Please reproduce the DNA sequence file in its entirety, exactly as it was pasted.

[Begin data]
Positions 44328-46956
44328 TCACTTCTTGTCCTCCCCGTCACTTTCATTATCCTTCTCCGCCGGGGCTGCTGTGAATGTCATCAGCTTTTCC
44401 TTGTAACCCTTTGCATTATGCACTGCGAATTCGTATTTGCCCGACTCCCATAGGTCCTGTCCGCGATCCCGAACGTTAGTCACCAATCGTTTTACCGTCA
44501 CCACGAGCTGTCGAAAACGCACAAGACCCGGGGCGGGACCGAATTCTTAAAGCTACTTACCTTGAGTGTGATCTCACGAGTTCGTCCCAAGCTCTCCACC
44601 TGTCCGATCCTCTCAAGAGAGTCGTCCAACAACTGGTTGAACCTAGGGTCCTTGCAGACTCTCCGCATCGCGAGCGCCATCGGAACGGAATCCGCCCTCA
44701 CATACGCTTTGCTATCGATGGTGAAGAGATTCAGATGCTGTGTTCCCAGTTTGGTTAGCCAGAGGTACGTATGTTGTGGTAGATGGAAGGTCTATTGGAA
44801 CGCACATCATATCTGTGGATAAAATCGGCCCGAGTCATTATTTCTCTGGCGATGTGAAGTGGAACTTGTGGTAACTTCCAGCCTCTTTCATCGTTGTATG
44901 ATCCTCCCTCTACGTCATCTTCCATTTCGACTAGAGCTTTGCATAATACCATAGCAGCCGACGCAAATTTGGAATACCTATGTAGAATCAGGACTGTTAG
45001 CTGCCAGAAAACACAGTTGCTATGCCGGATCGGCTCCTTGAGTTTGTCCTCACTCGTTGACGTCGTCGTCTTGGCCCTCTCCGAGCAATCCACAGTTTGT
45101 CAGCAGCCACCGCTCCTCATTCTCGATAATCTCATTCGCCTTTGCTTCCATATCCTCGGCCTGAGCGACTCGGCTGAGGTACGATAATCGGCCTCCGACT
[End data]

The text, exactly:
Positions 44328-46956
44328 TCACTTCTTGTCCTCCCCGTCACTTTCATTATCCTTCTCCGCCGGGGCTGCTGTGAATGTCATCAGCTTTTCC
44401 TTGTAACCCTTTGCATTATGCACTGCGAATTCGTATTTGCCCGACTCCCATAGGTCCTGTCCGCGATCCCGAACGTTAGTCACCAATCGTTTTACCGTCA
44501 CCACGAGCTGTCGAAAACGCACAAGACCCGGGGCGGGACCGAATTCTTAAAGCTACTTACCTTGAGTGTGATCTCACGAGTTCGTCCCAAGCTCTCCACC
44601 TGTCCGATCCTCTCAAGAGAGTCGTCCAACAACTGGTTGAACCTAGGGTCCTTGCAGACTCTCCGCATCGCGAGCGCCATCGGAACGGAATCCGCCCTCA
44701 CATACGCTTTGCTATCGATGGTGAAGAGATTCAGATGCTGTGTTCCCAGTTTGGTTAGCCAGAGGTACGTATGTTGTGGTAGATGGAAGGTCTATTGGAA
44801 CGCACATCATATCTGTGGATAAAATCGGCCCGAGTCATTATTTCTCTGGCGATGTGAAGTGGAACTTGTGGTAACTTCCAGCCTCTTTCATCGTTGTATG
44901 ATCCTCCCTCTACGTCATCTTCCATTTCGACTAGAGCTTTGCATAATACCATAGCAGCCGACGCAAATTTGGAATACCTATGTAGAATCAGGACTGTTAG
45001 CTGCCAGAAAACACAGTTGCTATGCCGGATCGGCTCCTTGAGTTTGTCCTCACTCGTTGACGTCGTCGTCTTGGCCCTCTCCGAGCAATCCACAGTTTGT
45101 CAGCAGCCACCGCTCCTCATTCTCGATAATCTCATTCGCCTTTGCTTCCATATCCTCGGCCTGAGCGACTCGGCTGAGGTACGATAATCGGCCTCCGACT